WSJ Editorial: Terms of 'Endangerment'
September 3, 2009
Posted by Matt Dempsey email@example.com
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Wall Street Journal
Editorial: Terms of 'Endangerment'
The EPA's anti-carbon rule is an admission that CO2 limits hurt the economy.
SEPTEMBER 3, 2009
Cap and trade may be flopping around like a dying fish in Congress, but the Obama Administration isn't about to let the annoyance of democratic consent interfere with its climate ambitions. Almost as bad is the new evidence that it understands how damaging its carbon regulations and taxes will be and is pressing ahead anyway.
The White House is currently reviewing the Environmental Protection Agency's April "endangerment finding" that as a matter of law CO2 is a pollutant that threatens the public's health and must therefore be subject to regulation under the Clean Air Act. Such a rulemaking would let the EPA impose the ossified command-and-control regulatory approach of the 1970s across the entire economy, even if Democrats never get around to passing a cap-and-tax bill.
Yet a curious twist is buried in the EPA's draft rule. The trade press is reporting that the agency thinks it enjoys the discretion to target the new rules only to major industrial sources of carbon emissions, such as power plants, refineries, factories and the like. This so-called "tailoring rule" essentially rewrites clear statutory language of the Clean Air Act by bureaucratic decree.
Because the act was never written to apply to today's climate neuroses, clean-air regulation is based on an extremely low threshold for CO2 emissions that will automatically transfer hundreds of thousands of businesses into the EPA's ambit. The agency is required to regulate sources that emit more than 250 tons of a given air pollutant annually, which may be reasonable for conventional pollutants like NOX or SOX.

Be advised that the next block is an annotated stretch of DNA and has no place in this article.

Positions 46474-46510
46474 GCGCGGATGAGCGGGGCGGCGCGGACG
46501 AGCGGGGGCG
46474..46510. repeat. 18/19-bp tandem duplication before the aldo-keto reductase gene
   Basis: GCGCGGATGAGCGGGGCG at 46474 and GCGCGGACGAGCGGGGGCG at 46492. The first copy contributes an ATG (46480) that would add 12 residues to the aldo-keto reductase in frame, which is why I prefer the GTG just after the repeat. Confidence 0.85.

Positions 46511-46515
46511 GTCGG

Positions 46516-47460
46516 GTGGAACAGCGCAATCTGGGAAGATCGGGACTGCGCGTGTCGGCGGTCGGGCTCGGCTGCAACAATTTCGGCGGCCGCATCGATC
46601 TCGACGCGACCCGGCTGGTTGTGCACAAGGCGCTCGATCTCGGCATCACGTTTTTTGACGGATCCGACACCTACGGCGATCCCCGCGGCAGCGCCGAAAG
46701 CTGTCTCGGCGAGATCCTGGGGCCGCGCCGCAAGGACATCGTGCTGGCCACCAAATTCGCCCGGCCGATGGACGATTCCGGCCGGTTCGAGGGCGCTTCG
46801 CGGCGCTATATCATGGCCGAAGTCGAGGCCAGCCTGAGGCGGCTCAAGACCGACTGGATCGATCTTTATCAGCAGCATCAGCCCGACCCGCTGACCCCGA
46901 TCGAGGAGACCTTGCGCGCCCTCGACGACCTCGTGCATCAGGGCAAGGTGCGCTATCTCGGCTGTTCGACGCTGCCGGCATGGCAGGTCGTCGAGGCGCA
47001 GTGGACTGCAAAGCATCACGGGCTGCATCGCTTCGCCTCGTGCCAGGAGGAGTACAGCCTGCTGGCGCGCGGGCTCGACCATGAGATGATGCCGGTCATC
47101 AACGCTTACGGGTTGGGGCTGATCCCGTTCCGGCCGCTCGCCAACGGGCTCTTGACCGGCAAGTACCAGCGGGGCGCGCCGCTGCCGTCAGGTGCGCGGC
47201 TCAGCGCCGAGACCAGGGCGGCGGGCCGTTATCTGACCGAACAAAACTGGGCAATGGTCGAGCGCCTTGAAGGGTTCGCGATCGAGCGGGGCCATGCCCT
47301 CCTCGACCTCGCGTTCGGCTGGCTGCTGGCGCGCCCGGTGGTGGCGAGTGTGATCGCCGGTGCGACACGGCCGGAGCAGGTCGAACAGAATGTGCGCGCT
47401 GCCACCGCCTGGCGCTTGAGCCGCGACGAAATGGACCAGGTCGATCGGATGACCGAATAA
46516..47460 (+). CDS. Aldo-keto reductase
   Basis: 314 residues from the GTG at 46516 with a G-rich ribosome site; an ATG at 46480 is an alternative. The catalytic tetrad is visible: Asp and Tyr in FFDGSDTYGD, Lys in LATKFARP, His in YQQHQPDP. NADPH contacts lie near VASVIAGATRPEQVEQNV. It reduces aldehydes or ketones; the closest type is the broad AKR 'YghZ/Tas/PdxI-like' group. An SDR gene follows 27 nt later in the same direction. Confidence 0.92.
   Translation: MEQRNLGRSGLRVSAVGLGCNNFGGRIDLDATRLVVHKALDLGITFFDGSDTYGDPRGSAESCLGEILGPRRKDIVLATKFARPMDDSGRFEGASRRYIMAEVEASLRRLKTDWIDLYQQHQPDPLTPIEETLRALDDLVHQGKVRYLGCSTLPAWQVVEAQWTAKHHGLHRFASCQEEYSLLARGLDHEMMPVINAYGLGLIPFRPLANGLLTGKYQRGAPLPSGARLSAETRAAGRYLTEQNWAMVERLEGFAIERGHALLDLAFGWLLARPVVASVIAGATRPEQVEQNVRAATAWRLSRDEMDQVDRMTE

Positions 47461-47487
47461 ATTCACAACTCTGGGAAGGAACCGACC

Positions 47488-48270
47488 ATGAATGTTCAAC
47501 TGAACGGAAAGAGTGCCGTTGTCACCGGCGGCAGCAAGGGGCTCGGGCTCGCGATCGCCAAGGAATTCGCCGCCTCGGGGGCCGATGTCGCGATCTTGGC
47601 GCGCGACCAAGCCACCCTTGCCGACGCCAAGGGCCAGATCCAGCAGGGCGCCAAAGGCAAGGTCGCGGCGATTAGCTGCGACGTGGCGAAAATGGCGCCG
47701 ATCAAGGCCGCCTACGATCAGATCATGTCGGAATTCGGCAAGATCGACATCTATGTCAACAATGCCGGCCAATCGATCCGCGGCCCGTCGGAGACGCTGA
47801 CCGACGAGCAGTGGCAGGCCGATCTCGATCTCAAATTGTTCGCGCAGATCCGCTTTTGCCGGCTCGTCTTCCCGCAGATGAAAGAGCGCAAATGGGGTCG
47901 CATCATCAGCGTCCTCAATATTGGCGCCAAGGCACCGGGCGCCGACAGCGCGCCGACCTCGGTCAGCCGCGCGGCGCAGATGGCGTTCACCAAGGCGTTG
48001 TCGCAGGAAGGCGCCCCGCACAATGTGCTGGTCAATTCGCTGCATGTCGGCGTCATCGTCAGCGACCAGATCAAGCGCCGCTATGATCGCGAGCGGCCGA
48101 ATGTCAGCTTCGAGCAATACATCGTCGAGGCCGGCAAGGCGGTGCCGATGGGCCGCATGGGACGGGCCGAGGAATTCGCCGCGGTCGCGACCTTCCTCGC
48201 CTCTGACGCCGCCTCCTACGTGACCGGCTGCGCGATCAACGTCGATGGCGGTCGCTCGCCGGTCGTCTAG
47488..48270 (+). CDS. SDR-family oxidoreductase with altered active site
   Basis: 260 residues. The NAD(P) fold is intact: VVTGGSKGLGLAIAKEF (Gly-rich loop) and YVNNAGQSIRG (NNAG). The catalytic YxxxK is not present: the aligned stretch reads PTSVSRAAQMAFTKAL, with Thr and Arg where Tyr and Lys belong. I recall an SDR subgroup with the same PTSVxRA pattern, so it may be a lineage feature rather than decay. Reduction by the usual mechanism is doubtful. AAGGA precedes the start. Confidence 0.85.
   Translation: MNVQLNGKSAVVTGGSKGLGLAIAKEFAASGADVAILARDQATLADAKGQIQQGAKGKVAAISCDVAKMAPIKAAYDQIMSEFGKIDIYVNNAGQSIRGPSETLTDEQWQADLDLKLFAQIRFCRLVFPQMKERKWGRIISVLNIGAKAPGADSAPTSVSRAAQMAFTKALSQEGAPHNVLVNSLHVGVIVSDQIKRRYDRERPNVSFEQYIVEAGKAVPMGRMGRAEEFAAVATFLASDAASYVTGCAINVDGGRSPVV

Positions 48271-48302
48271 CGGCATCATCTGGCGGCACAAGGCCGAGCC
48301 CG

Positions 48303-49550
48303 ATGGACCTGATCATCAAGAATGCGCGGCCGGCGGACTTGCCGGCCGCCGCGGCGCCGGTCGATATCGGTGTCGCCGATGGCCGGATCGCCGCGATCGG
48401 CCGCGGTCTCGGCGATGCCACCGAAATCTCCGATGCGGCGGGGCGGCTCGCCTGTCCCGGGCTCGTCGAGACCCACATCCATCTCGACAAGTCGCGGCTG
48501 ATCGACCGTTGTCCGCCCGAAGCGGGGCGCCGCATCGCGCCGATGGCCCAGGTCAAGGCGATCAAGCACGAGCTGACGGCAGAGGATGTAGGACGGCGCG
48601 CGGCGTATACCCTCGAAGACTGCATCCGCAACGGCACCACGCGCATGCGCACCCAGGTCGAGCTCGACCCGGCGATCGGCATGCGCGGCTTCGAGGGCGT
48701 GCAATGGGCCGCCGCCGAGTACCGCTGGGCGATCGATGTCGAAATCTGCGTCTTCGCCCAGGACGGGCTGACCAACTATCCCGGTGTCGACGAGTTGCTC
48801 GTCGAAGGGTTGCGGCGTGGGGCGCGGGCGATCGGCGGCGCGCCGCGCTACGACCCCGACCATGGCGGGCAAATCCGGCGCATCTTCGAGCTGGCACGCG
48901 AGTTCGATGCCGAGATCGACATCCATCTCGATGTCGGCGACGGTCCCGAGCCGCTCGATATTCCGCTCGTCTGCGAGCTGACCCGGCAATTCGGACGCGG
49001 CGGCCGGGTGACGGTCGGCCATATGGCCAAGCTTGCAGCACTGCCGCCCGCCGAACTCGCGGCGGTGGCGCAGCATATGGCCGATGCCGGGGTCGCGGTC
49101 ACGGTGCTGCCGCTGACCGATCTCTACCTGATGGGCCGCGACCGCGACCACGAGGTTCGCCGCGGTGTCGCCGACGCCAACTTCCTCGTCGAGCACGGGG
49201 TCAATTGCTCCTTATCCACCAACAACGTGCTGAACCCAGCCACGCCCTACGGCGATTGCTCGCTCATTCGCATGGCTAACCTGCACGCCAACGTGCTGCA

But this is a very low limit for ubiquitous CO2, and so would capture schools, hospitals, farms, malls, restaurants, large office buildings and many others. To exempt these sources, the tailoring rule unilaterally boosts the rule for greenhouse gases from 250 tons to 25,000 tons, an increase of two orders of magnitude.
Well, well. In a speech in February, Obama EPA Administrator Lisa Jackson ridiculed those of us who warned about these consequences, saying that it was "a myth" that "EPA will regulate cows, Dunkin' Donuts, Pizza Hut, your lawnmower and baby bottles. . . . Somebody said to me today, 'kittens,' I like that one." Her routine got a big laugh from the like-minded Georgetown audience, but the new draft rule is a flat-out admission that the critics are right.
The endangerment finding was prompted by the 5-4 2006 Supreme Court Mass. v. EPA decision, which relied on an extremely literal interpretation of the Clean Air Act to crowbar CO2 into the law. That decision has been a political windfall for cap-and-tax advocates because it has driven utilities and other businesses to the bargaining table as they've concluded that some carbon limits are inevitable.
Yet the Supreme Court said nothing that would let the EPA simply decide on its own to apply the law to some unfavored business while giving others a pass. And the Clean Air Act is explicit about the 250-ton threshold. Team Obama's real motive in "tailoring" this rule is to limit the immediate economic impact of carbon limits to head off a political backlash.
But even businesses that do get a pass shouldn't rest too easily. The green lobby will quickly sue to force the EPA to enforce fully its own rules and go after all carbon sources. And why not? The Obama Administration is deliberately flouting its own legal claims for political reasons. Its cynical political hope is that if Congress won't impose cap and tax, the courts will do it anyway.
President Obama claims that his "new energy economy" will jump start growth and jobs. The EPA endangerment rule repudiates that claim once and for all. If the green future is going to be so bright, why does the White House want to exempt so many businesses from its glories?